1920s: The unique singing style of Rudy Vallee makes him the first singer to be called a "crooner."

1924: President Calvin Coolidge makes the first radio address from the White House.

1934: The first ski tow in the US is built in Woodstock.

1938: Vermonter C. Minot Dole creates the National Ski Patrol.

1940: The first Social Security benefits check, in the amount of $22.54, was issued to Ida May Fuller, a Vermont widow. By the time she died in 1975 at the age of 100, Ida had received more than $20,000 in benefits.

1954: Consuelo Northrup Bailey of Fairfield is elected as the first female Lieutenant Governor in US history.

April 26, 2000: Governor Howard Dean signed into law a bill that made Vermont the first state to set up a parallel "domestic partnership" status commonly referred to as "Civil Union"), providing gay and lesbian couples the right to register their relationship and receive the same rights as heterosexual couples. The Vermont supreme court had decided less than five months earlier that existing statutes discriminated against same-sex couples and had ordered the Legislature to correct the problem. In 2009, Vermont became the first state to legalize same-sex marriage without being forced to do so by a court.

The ventilated fly fishing reel was developed in Vermont by Charles Orvis of Manchester, who devised a method of allowing a fishing line to dry quickly on the reel. His invention was so successful that the company he founded in 1856 (still in Manchester) remains one of the country's best-known suppliers of fishing and sporting goods.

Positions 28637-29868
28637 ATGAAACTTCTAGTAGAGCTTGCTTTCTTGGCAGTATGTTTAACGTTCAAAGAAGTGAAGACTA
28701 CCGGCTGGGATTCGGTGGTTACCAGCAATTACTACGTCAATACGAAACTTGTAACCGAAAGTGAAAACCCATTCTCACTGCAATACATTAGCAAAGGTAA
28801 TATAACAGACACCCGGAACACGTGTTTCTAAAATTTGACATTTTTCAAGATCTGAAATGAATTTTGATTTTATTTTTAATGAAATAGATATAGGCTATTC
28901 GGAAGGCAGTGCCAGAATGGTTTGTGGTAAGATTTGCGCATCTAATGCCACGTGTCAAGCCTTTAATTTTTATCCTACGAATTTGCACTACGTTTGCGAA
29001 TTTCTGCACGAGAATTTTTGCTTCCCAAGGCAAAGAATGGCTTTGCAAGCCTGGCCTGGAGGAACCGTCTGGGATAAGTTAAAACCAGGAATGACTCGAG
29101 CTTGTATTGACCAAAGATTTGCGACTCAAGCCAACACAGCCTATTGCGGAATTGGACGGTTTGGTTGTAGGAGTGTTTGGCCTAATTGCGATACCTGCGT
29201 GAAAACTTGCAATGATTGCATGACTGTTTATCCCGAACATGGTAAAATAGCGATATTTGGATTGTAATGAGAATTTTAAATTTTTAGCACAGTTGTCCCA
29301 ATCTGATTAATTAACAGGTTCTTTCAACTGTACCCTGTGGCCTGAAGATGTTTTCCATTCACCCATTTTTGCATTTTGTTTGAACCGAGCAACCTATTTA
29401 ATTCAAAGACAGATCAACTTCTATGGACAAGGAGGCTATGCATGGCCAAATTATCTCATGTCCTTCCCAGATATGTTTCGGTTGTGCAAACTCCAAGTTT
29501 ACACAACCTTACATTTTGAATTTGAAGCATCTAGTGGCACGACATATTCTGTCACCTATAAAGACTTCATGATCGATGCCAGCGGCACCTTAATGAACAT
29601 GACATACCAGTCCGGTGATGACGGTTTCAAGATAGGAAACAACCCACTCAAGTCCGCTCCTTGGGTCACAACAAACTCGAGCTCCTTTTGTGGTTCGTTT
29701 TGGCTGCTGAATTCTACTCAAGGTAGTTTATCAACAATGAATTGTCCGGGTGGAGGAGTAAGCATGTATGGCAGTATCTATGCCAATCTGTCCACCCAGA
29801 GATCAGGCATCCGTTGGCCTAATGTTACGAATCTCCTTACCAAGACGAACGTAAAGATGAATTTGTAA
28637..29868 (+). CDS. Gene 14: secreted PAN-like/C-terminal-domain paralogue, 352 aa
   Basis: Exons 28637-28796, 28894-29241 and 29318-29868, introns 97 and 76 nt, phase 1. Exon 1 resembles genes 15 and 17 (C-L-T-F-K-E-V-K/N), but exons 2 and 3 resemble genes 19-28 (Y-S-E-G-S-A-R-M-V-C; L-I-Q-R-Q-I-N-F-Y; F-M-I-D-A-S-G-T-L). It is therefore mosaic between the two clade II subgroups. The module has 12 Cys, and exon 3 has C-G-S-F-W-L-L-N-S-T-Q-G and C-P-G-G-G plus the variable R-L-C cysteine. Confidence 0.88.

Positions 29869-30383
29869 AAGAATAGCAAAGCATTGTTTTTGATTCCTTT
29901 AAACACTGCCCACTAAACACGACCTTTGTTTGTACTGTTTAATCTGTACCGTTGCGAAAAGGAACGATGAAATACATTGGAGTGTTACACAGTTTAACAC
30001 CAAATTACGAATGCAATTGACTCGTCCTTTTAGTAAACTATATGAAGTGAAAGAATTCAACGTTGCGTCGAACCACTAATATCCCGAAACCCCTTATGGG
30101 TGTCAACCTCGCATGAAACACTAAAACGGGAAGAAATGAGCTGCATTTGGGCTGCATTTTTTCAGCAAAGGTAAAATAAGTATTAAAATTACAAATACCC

Education: In addition to being the first state to provide for a state university in its constitution, Vermont built the first land grant college under a national plan conceived by Vermont's US Senator Justin Morrill. The first agricultural college in the US (as it is known officially, "The University of Vermont and State Agricultural College"), the first normal school, the first private military academy (Norwich University) and the first school specifically established for the college training of women were also in Vermont.

A known "Last":

Until 1996, Vermont was the only state without a WalMart. There are now five: Bennington (how fitting is that? First town, first WalMart), Rutland, Berlin, Williston, and in 2013, after nearly twenty years of legal wrangling, the largest in the state opened in St. Albans Town. There is rumor of another being planned for the Newport area.

And a "Not likely to change any time soon":

Montpelier remains the only state capital without a McDonald's restaurant, but not for lack of trying: responding to overwhelming opposition on the part of the citizenry, the Planning Commission denied a permit to put the golden arches on an historic building at the corner of Main and State Streets (more here). The closest place to get SuperSized is Berlin (the next town east on Route 302)

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February 24, 2014